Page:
When you consider the Fair Work Act amendments which took effect as at 1 January 2014, it seems as if the new bullying provisions received all of the attention.  In addition to bullying, there where also a number of other changes which may affect the day to day operations of your business, which are equally important.

As at the 1 January 2014, modern awards and enterprise agreements must now include a term requiring employers to consult with employees about a change to the regular roster or ordinary hours of work (this doesn't apply to an employee who already has irregular, sporadic or unpredictable hours of work).

As an employer you are now obligated to provide information to the employees about the proposed change; invite the employee to give their views about the impact of the change (including any impact in relation to their family or caring responsibilities); and to consider any views about the impact of the change that are given by the employees.   If the employee has union representation, the representative is entitled to be involved too.

Seems straightforward enough, right?  Well, perhaps not. This obligation could create a hurdle for a business which needs to fill or change a shift quickly. What if the employee is uncooperative, or insists on representation and that representation is not immediately available? While consultation in this context seems to be a fair and transparent approach - the sort of thing most employers would do anyway informally - I wonder if the practical consequences of these obligations have been thought through in detail.  Let's hope that the requirement is treated flexibly where the circumstances are pressing - but if a change is required, don't leave it till the last moment to talk to the employee.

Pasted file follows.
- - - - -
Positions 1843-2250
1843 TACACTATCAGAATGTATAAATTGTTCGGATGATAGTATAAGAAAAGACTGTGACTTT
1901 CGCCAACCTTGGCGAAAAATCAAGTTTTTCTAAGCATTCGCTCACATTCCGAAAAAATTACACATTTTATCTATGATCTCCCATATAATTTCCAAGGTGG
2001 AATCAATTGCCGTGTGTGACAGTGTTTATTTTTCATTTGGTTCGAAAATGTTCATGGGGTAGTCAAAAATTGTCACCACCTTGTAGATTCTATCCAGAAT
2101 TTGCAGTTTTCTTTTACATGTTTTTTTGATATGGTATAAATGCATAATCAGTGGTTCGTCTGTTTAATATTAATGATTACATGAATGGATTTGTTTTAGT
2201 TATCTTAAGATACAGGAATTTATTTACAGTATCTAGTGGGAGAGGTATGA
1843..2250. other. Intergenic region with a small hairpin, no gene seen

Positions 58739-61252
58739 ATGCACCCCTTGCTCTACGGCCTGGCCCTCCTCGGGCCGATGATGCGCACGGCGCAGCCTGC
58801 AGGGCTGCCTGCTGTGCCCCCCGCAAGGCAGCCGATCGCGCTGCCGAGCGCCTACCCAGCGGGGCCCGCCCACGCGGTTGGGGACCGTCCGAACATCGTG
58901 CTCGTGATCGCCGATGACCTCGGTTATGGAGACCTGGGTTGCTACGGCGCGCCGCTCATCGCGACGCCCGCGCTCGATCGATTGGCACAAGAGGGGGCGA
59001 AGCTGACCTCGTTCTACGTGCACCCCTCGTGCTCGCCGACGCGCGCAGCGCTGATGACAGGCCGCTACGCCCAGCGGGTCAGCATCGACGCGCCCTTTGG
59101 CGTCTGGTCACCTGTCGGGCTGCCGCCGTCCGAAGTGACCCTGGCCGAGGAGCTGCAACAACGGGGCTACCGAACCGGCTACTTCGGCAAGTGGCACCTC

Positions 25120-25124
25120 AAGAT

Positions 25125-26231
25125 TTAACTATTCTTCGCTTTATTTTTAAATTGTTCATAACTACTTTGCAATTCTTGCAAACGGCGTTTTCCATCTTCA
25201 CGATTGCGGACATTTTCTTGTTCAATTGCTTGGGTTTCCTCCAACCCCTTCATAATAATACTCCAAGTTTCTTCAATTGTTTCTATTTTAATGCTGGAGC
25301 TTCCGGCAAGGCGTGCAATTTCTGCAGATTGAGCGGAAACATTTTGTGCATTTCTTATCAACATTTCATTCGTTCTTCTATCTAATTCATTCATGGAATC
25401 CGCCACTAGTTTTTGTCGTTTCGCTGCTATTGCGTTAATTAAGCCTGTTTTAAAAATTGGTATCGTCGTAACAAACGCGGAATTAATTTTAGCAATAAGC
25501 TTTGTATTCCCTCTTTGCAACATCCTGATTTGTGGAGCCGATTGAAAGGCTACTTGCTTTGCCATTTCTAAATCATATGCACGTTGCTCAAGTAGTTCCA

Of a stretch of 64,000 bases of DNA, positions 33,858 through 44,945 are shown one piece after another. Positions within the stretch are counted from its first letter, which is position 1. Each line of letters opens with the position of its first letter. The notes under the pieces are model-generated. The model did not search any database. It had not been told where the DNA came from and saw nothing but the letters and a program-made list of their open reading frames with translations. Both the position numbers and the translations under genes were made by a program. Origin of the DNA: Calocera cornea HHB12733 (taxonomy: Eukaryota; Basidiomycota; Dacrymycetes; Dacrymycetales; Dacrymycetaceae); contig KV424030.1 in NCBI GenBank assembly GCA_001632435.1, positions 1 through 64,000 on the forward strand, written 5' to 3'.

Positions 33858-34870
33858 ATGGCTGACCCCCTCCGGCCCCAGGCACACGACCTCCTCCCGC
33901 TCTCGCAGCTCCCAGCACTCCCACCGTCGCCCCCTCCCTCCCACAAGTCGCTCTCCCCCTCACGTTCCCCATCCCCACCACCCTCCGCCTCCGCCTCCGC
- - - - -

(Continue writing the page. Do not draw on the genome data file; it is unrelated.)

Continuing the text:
While consultation doesn't mean you have to agree to whatever the employee says, nor can it be treated as a formality - you have to consider what they say in good faith.  Whatever you do, don't have a situation where it looks like the decision to implement the change has already been made without any intention to take into account the needs and preferences of the employee.